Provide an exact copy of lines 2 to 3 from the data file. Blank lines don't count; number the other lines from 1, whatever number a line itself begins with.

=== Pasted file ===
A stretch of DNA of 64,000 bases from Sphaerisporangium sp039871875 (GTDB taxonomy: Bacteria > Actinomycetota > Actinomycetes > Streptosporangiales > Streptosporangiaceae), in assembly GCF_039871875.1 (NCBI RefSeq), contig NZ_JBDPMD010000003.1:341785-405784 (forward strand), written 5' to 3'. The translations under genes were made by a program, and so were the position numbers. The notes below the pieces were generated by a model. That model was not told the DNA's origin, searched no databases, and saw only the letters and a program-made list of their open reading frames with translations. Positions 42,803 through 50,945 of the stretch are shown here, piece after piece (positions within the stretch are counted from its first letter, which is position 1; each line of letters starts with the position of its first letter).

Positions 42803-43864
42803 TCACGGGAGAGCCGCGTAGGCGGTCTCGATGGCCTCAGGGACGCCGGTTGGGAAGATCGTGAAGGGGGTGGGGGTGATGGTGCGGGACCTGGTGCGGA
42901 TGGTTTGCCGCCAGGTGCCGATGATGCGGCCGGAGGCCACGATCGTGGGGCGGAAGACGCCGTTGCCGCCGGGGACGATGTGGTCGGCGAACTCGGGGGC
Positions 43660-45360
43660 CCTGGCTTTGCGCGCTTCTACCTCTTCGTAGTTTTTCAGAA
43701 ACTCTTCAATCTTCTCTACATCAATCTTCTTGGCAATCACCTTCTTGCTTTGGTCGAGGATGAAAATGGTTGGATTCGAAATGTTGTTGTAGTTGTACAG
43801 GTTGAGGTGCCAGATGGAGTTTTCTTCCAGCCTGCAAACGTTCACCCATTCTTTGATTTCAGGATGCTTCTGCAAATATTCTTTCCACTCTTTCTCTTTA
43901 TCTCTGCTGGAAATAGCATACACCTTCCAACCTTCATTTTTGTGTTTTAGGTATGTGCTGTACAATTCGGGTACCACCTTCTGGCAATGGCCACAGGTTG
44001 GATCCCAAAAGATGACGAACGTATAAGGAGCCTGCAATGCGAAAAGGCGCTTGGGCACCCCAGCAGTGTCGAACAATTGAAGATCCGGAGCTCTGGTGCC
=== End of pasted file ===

Positions 42803-43864
42803 TCACGGGAGAGCCGCGTAGGCGGTCTCGATGGCCTCAGGGACGCCGGTTGGGAAGATCGTGAAGGGGGTGGGGGTGATGGTGCGGGACCTGGTGCGGA